Christoph Menke
Goethe University Frankfurt
At a central point in his much-discussed book Real Presences, George Steiner writes of the “mountebank’s virtuosity... of a Hitler,” that realises “a counter-logos which conceptualizes and then enacts the deconstruction of the human.” It was clear to Steiner’s American readers what was meant by this transposition of the term ‘deconstruction’ from the field of aesthetics and philosophy, of literary and cultural criticism, to the context of political and ideological struggle against fascism and totalitarianism in general. Steiner discusses this in another context, but again with all the pathos of confession at his disposal: “I believe that the eclipse of the humanities, in their primary sense and presentness, in today’s culture and society, implicates that of the human.” This creed closes Steiner’s discussion of the “liberals” who are treated with contempt because they preach tolerance in the face of the triumphal procession of deconstruction in the humanities. According to Steiner, such a policy of appeasement once again misjudges the degree of threat to which our social order is exposed: what starts in the humanities ends in society as the nihilistic corruption of binding human values. With the establishment of deconstruction in literary studies at elite American universities, the Occident succumbs to the powers of disintegration and ‘brutalization’ for the second time in the twentieth century—Yale of the seventies and eighties repeats Munich of 1938.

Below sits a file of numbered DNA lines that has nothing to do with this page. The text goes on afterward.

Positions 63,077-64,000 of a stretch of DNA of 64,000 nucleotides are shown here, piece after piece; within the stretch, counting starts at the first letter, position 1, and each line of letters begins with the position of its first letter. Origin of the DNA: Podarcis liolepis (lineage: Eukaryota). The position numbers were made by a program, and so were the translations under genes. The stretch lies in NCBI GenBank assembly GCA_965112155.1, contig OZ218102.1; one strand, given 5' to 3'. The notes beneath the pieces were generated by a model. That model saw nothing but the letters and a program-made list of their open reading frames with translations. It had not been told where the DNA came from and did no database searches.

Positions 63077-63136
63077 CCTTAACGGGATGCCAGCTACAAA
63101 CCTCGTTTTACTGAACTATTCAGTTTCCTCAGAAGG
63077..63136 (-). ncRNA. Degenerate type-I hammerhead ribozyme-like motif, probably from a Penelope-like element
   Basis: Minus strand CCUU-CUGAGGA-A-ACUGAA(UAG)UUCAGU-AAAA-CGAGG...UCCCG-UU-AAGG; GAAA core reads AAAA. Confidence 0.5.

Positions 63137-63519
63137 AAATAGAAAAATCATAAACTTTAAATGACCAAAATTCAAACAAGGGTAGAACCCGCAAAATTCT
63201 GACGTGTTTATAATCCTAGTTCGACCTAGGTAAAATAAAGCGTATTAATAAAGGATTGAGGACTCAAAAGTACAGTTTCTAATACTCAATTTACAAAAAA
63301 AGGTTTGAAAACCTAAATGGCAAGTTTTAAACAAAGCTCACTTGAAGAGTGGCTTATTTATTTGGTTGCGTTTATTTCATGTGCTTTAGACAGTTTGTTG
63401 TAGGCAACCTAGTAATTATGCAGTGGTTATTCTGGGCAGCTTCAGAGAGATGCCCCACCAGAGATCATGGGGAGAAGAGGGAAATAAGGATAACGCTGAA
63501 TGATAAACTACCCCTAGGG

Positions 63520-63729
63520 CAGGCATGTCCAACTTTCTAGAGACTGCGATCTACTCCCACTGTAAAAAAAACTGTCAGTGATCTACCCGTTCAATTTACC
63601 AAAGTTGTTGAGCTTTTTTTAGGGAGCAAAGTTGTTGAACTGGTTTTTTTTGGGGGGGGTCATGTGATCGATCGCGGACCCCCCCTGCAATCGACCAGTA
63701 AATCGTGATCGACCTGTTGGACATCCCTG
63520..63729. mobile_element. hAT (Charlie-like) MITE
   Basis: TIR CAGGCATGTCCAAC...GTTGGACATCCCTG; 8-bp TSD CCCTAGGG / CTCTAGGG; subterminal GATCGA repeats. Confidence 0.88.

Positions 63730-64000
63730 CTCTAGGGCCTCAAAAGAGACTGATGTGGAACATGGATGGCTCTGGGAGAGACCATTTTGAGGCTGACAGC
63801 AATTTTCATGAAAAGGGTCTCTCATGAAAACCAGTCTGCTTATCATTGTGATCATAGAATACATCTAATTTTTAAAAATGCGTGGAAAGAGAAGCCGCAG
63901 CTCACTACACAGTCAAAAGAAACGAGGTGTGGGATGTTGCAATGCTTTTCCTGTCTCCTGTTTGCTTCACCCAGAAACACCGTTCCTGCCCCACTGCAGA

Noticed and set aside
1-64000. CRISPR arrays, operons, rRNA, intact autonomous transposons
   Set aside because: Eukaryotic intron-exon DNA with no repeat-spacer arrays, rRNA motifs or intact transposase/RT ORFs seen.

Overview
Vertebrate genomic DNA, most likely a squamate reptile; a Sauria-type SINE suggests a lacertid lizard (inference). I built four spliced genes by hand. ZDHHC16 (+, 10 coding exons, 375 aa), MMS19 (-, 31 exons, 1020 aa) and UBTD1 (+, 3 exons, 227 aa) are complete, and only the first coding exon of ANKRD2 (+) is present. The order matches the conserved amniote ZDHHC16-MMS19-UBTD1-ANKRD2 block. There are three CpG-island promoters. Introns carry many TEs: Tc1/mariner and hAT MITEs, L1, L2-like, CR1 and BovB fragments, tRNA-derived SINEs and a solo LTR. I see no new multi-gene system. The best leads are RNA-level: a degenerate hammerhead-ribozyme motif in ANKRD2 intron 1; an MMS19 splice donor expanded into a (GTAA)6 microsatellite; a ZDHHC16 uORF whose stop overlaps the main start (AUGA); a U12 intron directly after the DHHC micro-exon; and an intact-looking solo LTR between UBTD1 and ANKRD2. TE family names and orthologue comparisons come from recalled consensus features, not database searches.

Keywords Contemporary Philosophy  Continental Philosophy  History of Philosophy
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Reprint years 2001
ISBN(s) 0093-4240
DOI 10.5840/gfpj200122219
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